It's hail to the victor once again.
Sam Mikulak, a three-time NCAA all-around champion at the University of Michigan, mounted a dramatic comeback in the P&G Gymnastics Championships senior men's final to reclaim his national all-around crown. He finished with a two-day total of 180.650, just ahead of John Orozco (180.200) and Jake Dalton (179.850).
Mikulak, 21, wasn't just the best Sunday -- he was a full 2.15 points better than anyone in the 36-man field that included his four fellow 2012 U.S. Olympic team members. "That just says that Sam is Sam," Orozco said, shaking his head. "He's such a gamer. He does it when the time is right."
Mikulak started the day in fourth place, 2.35 points back of Orozco, and executed to near perfection. He began on the parallel bars, his demise Thursday, and landed a 15.450 to climb into the top three alongside Orozco and Dalton.
The all-around duel came down to the final rotation with Mikulak, trailing Dalton by 1.05 points, moving to the vault, and Dalton to pommel horse, his weakest routine.
"I knew it was close," Mikulak said afterward, "but that's not going to change the gymnastics I do. I stayed focused on myself, made sure I got a good block and made sure I didn't fall on my butt."
In a moment that may as well have been scripted, Dalton stood at the ready beside the pommel horse awaiting his judges' salute as a few dozen yards in front of him Mikulak burst down the runway on his final vault, the same Kasamatsu 1½ he has done since high school.
"Sam can do that 11/2 in his sleep," Dalton said. "I knew I would have to be pretty perfect. I was going to really need something great, and even that might not be enough."
Mikulak's vault was pure, save a small hop on the whirling dismount.Yet unaware of Mikulak's vault score, Dalton mounted the pommel horse and muscled through his familiar shakes and wobbles. By the time Dalton spun into a handstand and began his dismount, he knew he had fallen out of the race. "It was intense for us," said Mikulak's coach Kurt Golder, "but I would imagine it was a heck of a show for the fans."
Mikulak anticipated Dalton's struggles on pommel horse and applauded him for staying upright. After all, Mikulak plummeted from the apparatus twice last year at the national championships.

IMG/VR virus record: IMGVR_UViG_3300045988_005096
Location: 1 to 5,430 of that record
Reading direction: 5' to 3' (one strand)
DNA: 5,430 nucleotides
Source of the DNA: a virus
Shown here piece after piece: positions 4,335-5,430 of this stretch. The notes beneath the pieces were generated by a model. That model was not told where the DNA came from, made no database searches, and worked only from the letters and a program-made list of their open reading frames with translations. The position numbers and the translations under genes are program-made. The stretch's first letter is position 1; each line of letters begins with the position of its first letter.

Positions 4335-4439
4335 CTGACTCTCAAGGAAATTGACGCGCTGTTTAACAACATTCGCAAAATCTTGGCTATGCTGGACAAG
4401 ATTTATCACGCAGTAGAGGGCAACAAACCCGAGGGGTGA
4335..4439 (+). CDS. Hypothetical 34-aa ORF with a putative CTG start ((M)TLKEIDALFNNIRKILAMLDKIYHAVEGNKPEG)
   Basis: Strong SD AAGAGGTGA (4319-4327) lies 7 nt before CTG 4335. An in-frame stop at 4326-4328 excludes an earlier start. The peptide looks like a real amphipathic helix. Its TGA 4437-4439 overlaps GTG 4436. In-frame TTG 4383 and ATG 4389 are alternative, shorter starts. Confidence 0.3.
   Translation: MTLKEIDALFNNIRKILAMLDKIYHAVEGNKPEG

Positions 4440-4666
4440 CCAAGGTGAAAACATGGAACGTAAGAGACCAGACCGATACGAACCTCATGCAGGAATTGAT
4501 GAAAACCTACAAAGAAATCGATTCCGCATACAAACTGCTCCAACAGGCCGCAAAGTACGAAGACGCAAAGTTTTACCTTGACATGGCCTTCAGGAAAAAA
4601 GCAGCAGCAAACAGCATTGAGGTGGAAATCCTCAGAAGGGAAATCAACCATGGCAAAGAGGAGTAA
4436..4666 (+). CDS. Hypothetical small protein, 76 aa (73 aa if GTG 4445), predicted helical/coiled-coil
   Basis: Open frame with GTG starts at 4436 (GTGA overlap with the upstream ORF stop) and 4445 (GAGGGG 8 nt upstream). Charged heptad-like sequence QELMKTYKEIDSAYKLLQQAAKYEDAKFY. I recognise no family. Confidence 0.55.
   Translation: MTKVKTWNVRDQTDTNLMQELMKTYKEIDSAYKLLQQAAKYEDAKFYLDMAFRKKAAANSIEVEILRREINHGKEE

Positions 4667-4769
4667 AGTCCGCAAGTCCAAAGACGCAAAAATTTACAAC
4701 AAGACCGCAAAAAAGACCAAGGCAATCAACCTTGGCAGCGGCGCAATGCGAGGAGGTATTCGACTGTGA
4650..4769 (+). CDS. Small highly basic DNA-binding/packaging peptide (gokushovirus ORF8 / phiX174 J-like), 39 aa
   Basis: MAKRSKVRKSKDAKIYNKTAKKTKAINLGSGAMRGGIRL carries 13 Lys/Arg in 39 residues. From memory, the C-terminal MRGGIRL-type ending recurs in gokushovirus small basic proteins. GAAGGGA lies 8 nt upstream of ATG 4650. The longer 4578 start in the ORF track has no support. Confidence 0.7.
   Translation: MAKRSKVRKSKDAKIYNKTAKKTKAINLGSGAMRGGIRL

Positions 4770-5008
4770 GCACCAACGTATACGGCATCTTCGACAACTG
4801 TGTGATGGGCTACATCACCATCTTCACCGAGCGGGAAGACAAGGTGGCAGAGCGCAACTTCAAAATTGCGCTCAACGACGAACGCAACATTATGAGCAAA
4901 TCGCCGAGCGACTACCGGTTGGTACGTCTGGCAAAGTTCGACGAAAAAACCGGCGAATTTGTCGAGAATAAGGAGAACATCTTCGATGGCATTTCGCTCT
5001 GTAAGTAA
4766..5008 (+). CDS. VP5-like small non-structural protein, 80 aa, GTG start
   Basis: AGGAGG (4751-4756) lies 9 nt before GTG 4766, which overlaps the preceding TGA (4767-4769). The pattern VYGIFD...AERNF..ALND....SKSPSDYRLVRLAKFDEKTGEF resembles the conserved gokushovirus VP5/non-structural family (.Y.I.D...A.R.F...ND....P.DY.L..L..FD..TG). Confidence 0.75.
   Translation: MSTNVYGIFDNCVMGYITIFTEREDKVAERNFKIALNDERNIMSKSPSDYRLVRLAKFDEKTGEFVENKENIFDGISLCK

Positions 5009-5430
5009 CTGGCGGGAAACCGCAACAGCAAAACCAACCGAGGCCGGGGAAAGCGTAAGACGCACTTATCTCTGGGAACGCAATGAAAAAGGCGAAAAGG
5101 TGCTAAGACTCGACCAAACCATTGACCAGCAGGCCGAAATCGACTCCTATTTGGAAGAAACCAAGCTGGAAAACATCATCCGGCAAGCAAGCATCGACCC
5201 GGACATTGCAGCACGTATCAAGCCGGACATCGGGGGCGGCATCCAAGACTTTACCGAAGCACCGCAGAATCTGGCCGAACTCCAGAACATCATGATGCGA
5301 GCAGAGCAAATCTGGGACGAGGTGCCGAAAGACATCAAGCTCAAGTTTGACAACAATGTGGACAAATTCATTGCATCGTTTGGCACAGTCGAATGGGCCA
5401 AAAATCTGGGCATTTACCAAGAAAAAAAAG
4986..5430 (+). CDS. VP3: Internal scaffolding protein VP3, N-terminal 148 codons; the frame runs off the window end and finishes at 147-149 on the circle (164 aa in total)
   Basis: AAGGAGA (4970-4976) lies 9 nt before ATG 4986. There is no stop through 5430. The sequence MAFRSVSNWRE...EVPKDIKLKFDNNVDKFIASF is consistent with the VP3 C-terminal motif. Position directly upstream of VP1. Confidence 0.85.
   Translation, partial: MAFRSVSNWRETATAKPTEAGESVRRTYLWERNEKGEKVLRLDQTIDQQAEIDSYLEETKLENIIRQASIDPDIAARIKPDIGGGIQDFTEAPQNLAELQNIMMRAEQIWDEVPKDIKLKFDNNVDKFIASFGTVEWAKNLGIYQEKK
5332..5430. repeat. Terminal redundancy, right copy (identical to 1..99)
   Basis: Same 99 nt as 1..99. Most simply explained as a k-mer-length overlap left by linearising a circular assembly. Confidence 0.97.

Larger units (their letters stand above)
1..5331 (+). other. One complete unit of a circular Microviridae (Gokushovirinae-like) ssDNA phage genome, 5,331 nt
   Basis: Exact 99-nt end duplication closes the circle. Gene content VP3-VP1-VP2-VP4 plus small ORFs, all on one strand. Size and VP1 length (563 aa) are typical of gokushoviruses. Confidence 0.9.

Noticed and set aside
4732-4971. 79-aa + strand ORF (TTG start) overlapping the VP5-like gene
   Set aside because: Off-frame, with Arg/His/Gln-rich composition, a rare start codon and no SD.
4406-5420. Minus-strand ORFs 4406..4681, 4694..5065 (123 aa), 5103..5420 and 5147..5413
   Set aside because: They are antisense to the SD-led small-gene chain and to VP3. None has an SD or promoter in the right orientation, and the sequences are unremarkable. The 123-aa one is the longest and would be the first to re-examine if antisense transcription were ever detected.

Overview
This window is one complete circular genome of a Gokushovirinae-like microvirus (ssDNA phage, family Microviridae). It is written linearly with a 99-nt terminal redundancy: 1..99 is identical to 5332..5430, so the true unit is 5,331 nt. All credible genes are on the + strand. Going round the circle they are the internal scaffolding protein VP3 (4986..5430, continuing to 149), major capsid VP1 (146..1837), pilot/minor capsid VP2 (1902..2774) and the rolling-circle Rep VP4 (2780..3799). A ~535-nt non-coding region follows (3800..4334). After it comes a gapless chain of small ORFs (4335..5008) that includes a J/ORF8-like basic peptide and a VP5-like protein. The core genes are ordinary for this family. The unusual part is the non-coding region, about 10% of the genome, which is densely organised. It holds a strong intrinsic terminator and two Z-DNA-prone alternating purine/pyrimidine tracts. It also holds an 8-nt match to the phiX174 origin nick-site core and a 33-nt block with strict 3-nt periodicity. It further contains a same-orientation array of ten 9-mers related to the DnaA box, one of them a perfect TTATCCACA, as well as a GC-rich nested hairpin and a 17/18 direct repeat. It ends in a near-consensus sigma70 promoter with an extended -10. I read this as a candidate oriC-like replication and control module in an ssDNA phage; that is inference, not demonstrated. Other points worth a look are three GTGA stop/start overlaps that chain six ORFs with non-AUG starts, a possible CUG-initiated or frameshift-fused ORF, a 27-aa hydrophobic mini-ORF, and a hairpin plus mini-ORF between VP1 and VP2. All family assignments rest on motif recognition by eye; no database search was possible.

"I never want someone to fall so I can win," Mikulak said. "If I'm going to beat someone, I want to beat them at their best."
Orozco, who saw his razor-thin lead vanish instantly Sunday as Dalton and Mikulak made an all-out dash to the finish line, was the field's final hope to dethrone the champ. Orozco climbed back into contention with a 16.0 on the horizontal bar, his penultimate routine, but his 15.0 on the floor routine was only enough for silver.
Despite the blunders Thursday, Mikulak believed a comeback could be in the cards.
"I guess I get over things pretty easily," he said, grinning. "It's a long competition. You can never count yourself out, because as soon as you start having negative thoughts you'll just beat yourself up."
Unlike the senior women's final Saturday that 17-year-old Simone Biles won in runaway fashion, this one went down to the wire. And that's probably to be expected; all five members of the 2012 U.S. Olympic team returned for this competition, compared to only one returner in the women's field.
Day 1 concluded with the Olympians in first, second, third, fourth and 12th place in the all-around, prompting Jonathan Horton, the caboose, to joke, "Well, that makes me feel like a chump!"
Danell Leyva, the 2012 Olympian who started the final in third place, dropped to fifth with a 177.500, while Horton finished in eighth place at 175.250.
A welcome sign of depth in U.S. men's gymnastics is that six gymnasts took home individual event titles: Dalton on floor, Mikulak on pommel horse, Orozco on high bar, Donnell Whittenburg on vault and Brandon Wynn on rings.
"It always feels great to come out on top and know your hard work has paid off," Mikulak said. "But this is only a stepping stone toward the future. Team USA has such bigger goals."
Stephen J. Nesbitt: firstname.lastname@example.org and Twitter @stephenjnesbitt.
First Published August 24, 2014 4:17 PM